The natural gas market cooled down last week as natural gas prices fell, along with the demand for natural gas.
Here’s a summary of the recent EIA report on U.S natural gas market for the week ending on April 8th:
Natural gas Storage
The underground natural gas storage (Billion Cubic Feet) increased by 1.8%, i.e. an injection of 28 Bcf, as the total storage reached 1,607 billion cubic feet for all lower 48 states; the natural gas storage was 10 Bcf above the 5-year average.
This storage increase was mainly because of the injection of 21 Bcf from the Producing Region natural gas storage.
The chart below shows the total natural gas storage (weekly figures) and Henry Hub spot price changes during 2010-2011; notice that during last year, around this time, the natural gas storage started to puck up. This should occur this year as well, however due to the longer than usual cold weather, it takes longer.
During 2011 (up to date), the weekly percent changes of these two data series have a 0.34 correlation, i.e. at 34% of the time as the storage levels dropped in a certain week the price also declined. During the same time last year, the correlation was -0.10. In chart below of just 2011 figures you can notice the positive correlation between these two set of series.
U.S. natural gas consumption was only 58.2 Bcf per day, and the residential and commercial sectors’ consumption reached 20.4 Bcf per day as it fell during last week by 21% compared to the previous week’s average consumption. This movement is partly due to the warmer weather in the Northeast.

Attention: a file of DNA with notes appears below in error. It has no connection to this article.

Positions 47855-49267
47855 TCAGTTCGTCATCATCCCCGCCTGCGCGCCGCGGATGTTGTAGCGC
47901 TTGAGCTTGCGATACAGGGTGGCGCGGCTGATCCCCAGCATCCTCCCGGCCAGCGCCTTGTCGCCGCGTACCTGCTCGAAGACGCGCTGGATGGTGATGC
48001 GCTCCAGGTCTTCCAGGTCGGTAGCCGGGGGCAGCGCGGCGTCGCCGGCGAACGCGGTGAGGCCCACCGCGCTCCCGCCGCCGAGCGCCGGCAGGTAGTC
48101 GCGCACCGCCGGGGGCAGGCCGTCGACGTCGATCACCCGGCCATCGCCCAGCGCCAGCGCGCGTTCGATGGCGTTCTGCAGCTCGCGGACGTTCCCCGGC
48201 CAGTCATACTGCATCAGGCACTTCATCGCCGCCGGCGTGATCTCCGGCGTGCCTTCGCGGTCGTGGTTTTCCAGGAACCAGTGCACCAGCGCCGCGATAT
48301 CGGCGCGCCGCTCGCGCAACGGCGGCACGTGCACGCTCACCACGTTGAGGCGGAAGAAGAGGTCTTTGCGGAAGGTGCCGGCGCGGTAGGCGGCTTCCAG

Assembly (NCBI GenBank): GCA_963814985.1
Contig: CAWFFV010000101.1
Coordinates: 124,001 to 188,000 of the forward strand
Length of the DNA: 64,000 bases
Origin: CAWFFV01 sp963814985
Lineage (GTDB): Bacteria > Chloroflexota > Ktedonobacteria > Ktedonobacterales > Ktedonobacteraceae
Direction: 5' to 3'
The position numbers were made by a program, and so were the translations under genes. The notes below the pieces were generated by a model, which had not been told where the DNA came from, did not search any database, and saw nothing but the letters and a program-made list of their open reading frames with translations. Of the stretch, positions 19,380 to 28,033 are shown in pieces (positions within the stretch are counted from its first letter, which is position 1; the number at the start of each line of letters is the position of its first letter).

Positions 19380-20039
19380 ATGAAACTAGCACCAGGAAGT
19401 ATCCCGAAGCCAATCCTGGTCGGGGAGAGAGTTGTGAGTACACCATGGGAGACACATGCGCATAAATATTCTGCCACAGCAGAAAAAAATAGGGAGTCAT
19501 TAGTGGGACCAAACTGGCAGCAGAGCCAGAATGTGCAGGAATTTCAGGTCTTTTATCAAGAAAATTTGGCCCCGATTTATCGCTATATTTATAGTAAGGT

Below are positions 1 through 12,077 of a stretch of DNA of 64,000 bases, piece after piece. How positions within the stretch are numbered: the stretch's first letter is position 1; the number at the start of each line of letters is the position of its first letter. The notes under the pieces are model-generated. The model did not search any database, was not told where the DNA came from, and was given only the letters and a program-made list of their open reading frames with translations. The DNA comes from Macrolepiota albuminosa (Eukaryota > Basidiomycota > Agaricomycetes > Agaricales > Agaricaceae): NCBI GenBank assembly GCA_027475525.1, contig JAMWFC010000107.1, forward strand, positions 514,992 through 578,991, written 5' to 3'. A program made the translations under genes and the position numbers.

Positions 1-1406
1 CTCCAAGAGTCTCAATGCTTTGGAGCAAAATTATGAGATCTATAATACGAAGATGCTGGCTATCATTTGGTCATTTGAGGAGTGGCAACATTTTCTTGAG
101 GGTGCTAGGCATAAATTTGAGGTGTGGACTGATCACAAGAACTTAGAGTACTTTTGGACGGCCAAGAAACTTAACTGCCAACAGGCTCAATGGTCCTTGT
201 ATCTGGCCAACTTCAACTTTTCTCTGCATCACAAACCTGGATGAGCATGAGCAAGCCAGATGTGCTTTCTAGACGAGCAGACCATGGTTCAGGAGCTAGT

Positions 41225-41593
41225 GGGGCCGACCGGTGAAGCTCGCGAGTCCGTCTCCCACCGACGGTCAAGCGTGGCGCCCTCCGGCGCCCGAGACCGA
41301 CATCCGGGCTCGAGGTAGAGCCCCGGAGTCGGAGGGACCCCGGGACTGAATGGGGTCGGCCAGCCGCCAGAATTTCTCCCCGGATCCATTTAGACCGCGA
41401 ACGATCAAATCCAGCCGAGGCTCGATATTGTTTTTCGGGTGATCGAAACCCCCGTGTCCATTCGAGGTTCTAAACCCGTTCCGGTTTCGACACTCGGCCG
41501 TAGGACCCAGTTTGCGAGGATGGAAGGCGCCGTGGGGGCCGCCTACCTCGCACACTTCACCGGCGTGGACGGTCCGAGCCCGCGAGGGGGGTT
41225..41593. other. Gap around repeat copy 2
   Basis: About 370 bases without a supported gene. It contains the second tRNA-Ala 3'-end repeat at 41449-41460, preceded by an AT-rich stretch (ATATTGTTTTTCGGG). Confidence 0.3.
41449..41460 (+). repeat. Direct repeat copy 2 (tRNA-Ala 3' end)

Production and Imports
The production of natural gas moderately declined and reached 64 Bcf per day last week.
The imports of natural gas from Canada to the US continued to drop.
The rising demand for natural gas from Japan isn’t likely to affect the natural gas market in the US as its demand is already in a downward trend in the past several weeks and its production is on the rise.
The weather in the US was warmer by 1.6 degrees than the season normal for the week ending on April 7th, and 7.3 degrees cooler than the same week last year, as the U.S. temperatures reached a weekly average of 51.3 degrees. Nonetheless, there were regional differences: most regions were warmer except for in the South Atlantic and the East South Central as they showed cooler than normal weather.
Prices for the week ending April 8th
The Henry Hub future price (May delivery) shed from its value during April so far 7.4%, while spot price decreased by 6.0%; the week ended with the Henry Hub backwardation reaching 0.02$/mmbtu.
Natural gas spot price (Henry Hub) also decreased from beginning to end of the week by 3.56% and reached 4.06$/mmbtu on Friday; Its average daily change was -1.23%, and its weekly average was 3.3% below the previous week’s average price.
In total, natural gas storage rose, and natural gas prices, imports, consumption and production declined during the week ending on April 8th.
For further reading:
- Natural gas storage declined | EIA review, April 8
- Natural gas market rallied last week – EIA report April 1
- Natural gas market bounces back | EIA review, Mar 25